Tracing the steps of Little Women: Madeleine B. Stern’s brilliant analysis, part four: The All-American Novel makes a cherished dream come true

Little did Louisa May Alcott know that when she wrote Little Women, her classic book based upon her own family life and their “queer” adventures, she was writing the story that was on the heart of all Americans. Universal family It was time when American yearned for its own literature, its own family. The March …

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Continuing to trace the steps of Little Women: Madeleine B. Stern’s brilliant analysis, part three: Can you tell what’s real and what is made up?

Little Women  has been called autobiographical because Louisa May Alcott used so many episodes from her own childhood and that of her family to create the story. But where does fact end and fiction begin? Or does it even work like that? Stern says, “Fact was embedded in fiction, and a domestic novel begun in …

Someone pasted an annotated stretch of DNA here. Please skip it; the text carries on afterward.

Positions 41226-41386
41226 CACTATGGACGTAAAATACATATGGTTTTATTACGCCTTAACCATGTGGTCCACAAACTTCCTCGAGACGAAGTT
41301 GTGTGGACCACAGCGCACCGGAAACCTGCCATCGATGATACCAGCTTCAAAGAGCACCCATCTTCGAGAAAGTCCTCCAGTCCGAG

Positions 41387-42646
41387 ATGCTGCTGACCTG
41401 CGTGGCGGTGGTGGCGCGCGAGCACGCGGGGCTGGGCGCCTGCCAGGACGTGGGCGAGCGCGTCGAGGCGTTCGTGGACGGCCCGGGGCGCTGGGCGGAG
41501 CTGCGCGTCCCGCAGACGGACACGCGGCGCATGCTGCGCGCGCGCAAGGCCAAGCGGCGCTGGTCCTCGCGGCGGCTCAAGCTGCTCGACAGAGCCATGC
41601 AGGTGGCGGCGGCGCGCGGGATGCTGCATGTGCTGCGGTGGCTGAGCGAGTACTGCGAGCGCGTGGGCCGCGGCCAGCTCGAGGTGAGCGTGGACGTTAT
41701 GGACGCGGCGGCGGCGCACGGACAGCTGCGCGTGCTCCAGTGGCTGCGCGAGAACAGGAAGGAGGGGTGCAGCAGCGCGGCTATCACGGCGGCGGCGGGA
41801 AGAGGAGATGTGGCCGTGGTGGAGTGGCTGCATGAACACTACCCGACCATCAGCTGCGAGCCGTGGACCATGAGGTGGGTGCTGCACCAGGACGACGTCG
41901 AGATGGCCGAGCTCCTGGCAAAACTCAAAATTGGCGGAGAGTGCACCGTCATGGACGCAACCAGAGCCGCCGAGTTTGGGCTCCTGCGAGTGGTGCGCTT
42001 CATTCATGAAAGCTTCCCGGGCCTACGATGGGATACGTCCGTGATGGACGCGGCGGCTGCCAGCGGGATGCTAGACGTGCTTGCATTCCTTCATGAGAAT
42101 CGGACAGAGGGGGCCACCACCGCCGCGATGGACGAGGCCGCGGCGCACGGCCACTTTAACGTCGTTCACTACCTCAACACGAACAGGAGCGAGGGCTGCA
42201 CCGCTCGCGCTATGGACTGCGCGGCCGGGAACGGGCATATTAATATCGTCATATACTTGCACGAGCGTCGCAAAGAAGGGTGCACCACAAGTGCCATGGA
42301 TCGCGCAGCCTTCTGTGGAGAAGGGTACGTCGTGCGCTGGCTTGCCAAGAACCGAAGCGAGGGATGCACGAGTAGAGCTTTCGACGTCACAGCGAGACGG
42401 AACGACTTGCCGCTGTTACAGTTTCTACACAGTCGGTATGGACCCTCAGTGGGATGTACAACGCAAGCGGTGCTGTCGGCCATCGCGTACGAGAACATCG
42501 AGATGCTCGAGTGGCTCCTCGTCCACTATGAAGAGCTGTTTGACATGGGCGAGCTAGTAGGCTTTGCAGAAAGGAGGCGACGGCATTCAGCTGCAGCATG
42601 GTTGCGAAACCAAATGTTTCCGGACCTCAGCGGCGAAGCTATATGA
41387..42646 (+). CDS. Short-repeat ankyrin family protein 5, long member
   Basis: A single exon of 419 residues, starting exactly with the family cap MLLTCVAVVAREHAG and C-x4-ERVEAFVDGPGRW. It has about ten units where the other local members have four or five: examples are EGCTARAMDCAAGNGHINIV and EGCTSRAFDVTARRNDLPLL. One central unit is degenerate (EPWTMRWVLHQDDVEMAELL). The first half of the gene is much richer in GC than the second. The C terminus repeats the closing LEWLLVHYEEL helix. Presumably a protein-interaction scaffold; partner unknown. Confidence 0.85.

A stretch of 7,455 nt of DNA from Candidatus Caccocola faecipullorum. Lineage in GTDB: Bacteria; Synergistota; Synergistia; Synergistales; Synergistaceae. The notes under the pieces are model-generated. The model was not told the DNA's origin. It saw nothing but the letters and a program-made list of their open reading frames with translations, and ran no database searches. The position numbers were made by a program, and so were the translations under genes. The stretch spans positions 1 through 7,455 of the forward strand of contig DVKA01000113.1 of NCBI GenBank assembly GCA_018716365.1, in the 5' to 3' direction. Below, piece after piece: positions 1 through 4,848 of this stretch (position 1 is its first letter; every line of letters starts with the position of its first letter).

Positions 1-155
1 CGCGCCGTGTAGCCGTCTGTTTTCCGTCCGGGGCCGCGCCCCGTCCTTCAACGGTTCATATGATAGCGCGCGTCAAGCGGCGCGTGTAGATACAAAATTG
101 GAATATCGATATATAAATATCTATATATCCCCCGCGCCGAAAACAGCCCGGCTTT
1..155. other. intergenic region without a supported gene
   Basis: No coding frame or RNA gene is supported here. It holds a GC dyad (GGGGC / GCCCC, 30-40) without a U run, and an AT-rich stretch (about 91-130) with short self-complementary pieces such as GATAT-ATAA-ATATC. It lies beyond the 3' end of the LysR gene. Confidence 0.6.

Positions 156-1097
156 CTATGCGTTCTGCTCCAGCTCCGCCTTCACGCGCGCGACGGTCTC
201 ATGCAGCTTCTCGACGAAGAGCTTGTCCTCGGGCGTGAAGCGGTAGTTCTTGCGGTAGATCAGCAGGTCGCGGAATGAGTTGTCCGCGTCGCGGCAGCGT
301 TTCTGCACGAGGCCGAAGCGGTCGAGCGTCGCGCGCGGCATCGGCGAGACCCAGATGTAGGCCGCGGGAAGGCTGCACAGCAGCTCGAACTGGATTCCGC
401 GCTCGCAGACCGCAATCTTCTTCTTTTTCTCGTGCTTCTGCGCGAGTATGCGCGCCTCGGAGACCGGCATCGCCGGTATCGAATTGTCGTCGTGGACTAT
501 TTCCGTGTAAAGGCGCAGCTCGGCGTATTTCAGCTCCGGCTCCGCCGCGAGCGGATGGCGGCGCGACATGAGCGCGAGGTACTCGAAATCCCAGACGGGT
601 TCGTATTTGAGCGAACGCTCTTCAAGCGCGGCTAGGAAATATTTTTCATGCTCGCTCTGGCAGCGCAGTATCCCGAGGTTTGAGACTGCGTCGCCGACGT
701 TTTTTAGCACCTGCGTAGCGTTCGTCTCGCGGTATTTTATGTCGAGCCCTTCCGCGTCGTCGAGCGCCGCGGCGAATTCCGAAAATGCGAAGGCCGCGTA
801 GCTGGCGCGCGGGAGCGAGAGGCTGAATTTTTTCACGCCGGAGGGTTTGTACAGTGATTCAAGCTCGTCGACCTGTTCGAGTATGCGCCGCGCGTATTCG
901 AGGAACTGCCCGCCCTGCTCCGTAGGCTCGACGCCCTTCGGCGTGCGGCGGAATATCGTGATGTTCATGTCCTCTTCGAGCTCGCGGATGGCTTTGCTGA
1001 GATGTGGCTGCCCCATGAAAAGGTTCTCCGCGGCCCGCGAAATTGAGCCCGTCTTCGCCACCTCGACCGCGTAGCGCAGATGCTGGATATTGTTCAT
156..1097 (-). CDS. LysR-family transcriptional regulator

More from Alcott scholar Roberta Trites: Alcott and the emergence of the adolescent reform novel

As mentioned in yesterday's post, Alcott scholar Roberta Trites wrote a book published by the University of Iowa Press in 2007 called Twain, Alcott, and the Birth of the Adolescent Reform Novel. I have one more short interview with Trites, conducted by WGLT host Charlie Schlenker where she talks about the beginnings of what she …